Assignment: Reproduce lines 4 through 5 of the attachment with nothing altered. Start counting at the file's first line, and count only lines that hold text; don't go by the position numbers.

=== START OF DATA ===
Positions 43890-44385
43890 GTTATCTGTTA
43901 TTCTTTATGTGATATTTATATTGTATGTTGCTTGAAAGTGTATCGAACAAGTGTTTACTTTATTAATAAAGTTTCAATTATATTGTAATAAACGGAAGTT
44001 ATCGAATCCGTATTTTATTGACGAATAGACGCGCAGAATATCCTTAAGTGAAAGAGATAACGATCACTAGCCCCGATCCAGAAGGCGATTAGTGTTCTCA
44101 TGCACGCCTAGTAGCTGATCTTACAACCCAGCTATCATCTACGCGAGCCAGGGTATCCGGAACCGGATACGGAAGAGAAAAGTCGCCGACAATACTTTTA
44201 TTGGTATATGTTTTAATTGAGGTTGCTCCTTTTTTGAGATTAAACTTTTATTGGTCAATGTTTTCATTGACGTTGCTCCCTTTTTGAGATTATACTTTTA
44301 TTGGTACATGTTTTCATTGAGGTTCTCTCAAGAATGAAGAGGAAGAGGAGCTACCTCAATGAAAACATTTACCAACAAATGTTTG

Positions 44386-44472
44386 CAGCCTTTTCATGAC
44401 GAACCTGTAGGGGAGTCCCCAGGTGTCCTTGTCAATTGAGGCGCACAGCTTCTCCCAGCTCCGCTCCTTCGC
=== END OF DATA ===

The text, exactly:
44001 ATCGAATCCGTATTTTATTGACGAATAGACGCGCAGAATATCCTTAAGTGAAAGAGATAACGATCACTAGCCCCGATCCAGAAGGCGATTAGTGTTCTCA
44101 TGCACGCCTAGTAGCTGATCTTACAACCCAGCTATCATCTACGCGAGCCAGGGTATCCGGAACCGGATACGGAAGAGAAAAGTCGCCGACAATACTTTTA